Whether you’re hanging wall art, assembling a crib, or doing some heavy-duty building, having a well-stocked toolbox is key to doing-it-yourself. It doesn’t matter if you’re a seasoned veteran or are new to the DIY club. You need at least a basic toolkit so you won’t have to stop in the middle of your project to borrow or run out to the store and buy what you need. Here are some essential tools to keep on hand for all your DIY projects.

Two Hammers

Yes, you can get away with having one multipurpose hammer, but ideally you need two hammers in your toolkit. A lightweight hammer will do for smaller projects like putting a small nail in drywall or adding trim work to furnishings. Have a heavy duty hammer on hand as well for projects that take a little more “oomph,” like nailing into a stud.

Screwdriver Set

Of course you know you need the standard Phillips head and flat-head screwdrivers for most jobs around the house. Thing about buying a screwdriver set that has various magnetic tips in different sizes that can be switched out for different jobs.

Tape Measure

Don’t settle for a cheap one. Get a well-made, sturdy tape measure that’s at least 25 feet long and has a locking mechanism. It’ll be good for pretty much any project you can think of.  

Vise Grip Pliers

This is an extremely versatile tool that you’ll be glad to have when you need an extra hand. Vise grip pliers lock into place and can be used as pliers, a pipe wrench, an adjustable wrench, wire cutters, a ratchet, or a clamp. The most common version is 5-10WR, which should work for just about any job around the house.

Level

Whether you’re hanging pictures on the wall or building a bookcase, you need a level in your life. Get a fancy laser level or use our favorite—the good old standard with the bubble indicators.

Flashlight or Headlamp

A flashlight is a necessity when you need to get into small, dark space like attic spaces, under cabinets, or behind large appliances and furniture. A headlamp or work lamp will come in handy when you’re doing a smaller job in dim light without extra hands around to hold a flashlight.

A Really Good Drill

While corded versions are less expensive and don’t require battery replacements, cordless drills are obviously more portable and convenient. Get one that has multiple speeds and is reversible. Invest in a really good, powerful cordless drill, and you shouldn’t need to replace it for a long time. You can go up to 18 volts, but that makes the drill much heavier. A 12-volt drill will work just fine for most of the items on your honey-do list.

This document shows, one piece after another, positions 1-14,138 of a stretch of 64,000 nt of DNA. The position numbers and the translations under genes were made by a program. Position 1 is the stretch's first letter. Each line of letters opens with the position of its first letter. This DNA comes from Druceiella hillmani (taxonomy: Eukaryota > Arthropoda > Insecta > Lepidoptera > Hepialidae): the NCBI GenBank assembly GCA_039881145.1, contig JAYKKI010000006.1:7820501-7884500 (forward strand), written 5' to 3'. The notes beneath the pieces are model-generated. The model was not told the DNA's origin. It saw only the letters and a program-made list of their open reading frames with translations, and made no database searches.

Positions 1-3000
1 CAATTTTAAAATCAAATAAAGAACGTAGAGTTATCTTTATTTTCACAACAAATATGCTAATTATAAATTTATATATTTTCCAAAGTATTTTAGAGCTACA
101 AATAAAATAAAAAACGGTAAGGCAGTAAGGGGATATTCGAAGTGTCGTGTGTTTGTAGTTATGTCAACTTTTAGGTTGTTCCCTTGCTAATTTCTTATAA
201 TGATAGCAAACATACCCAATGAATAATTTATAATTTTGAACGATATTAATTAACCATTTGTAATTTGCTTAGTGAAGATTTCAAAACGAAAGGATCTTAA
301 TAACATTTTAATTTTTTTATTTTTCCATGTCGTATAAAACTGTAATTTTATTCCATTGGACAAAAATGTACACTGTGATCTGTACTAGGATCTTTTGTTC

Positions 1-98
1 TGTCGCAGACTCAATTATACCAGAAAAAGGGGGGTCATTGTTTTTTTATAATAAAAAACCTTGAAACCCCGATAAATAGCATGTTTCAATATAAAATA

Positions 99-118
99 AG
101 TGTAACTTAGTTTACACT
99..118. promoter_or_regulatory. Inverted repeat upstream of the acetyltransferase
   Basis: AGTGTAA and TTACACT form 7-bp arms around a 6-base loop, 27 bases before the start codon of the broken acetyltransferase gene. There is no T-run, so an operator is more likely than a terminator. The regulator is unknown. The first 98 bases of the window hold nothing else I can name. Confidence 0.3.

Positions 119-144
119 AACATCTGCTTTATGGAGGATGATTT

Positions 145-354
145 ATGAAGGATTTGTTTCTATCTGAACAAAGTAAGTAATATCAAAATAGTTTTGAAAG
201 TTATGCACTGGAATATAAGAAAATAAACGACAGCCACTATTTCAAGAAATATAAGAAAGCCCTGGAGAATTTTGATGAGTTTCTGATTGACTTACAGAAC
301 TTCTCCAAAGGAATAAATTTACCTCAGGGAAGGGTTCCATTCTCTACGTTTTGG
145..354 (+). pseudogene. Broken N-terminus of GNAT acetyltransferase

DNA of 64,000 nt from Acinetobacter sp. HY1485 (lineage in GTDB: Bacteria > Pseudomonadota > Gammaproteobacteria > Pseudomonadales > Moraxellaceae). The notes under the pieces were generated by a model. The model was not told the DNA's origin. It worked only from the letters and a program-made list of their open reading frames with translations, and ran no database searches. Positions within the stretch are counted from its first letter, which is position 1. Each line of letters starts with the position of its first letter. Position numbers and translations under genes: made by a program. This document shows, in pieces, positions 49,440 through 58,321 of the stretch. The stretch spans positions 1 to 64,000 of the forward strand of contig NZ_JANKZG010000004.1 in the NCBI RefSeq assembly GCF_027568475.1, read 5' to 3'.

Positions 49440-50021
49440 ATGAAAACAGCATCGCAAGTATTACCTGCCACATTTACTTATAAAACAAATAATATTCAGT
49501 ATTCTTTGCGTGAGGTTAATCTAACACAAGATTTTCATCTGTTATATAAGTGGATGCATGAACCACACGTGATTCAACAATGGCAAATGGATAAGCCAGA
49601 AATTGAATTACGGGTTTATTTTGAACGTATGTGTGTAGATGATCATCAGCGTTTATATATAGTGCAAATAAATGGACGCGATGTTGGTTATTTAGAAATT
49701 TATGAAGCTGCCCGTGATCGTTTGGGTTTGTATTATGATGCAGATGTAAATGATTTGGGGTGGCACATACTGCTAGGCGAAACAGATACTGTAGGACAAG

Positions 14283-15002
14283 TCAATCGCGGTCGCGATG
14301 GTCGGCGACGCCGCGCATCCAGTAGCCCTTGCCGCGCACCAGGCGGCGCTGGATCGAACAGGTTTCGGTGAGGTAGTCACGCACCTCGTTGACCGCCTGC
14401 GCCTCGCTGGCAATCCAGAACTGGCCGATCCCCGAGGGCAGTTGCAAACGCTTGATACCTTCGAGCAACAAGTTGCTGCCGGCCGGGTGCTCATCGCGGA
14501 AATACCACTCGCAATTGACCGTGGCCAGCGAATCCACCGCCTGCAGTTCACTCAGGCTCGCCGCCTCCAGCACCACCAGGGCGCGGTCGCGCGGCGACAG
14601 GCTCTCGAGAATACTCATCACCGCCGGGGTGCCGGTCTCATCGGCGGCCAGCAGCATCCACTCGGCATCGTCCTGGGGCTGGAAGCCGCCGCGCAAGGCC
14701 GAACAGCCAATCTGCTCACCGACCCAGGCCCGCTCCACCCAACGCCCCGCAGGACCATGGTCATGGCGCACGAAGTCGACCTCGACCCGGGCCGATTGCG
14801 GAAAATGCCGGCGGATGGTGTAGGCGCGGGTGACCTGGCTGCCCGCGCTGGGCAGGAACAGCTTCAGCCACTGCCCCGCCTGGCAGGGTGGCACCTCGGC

Jigsaw

A jigsaw is safer and more versatile than other saws. Table saws can be dangerous if you’re a newbie, plus they’re not really portable. Jigsaws are light enough to carry around and use wherever you need to make your cuts. They can do delicate jobs as well as more heavy duty ones and can even cut curves. Go ahead and add on a set a set of blades that will allow you to cut materials like metal and PVC too. At about $10 for a combo pack, they won’t bust your budget at all.

Safety Glasses

It’s a good idea to keep more than one pair of safety glasses handy. One pair could break, or you might have a helper on the job who’ll need a pair as well. Keeping your eyes protected is extremely important, so don’t skimp on this.

Shop-Vac

A Shop-Vac is a great all-purpose tool to keep on hand. It sucks up sawdust and other construction debris with ease and won’t cost an arm and a leg. We recommend getting a Wet/Dry version so you can handle all manner of messes without a care.

Outdoor Extension Cord

Your regular around-the-house extension cord won’t cut it. Look for an outdoor extension cord that’s at least fifty feet long. To power your Shop-Vac and other electric tools, grab a 12-amp cord with three-prong plug.

A Can of WD-40

Did you know that there are over 2,000 uses for a simple can of WD-40? Seriously, this stuff is so amazingly versatile. Use it to lubricate a lock, stop a squeak, or remove crayon from almost any surface in your home. Trust us. You want to keep a can around at all times.

A Container for All Those Tools

Any sturdy container will work. If you want to use your grandfather’s vintage toolbox, go for it. Need more space? A Rubbermaid container will do the job.

What other tools do you recommend for the everyday, average-joe DIYer?

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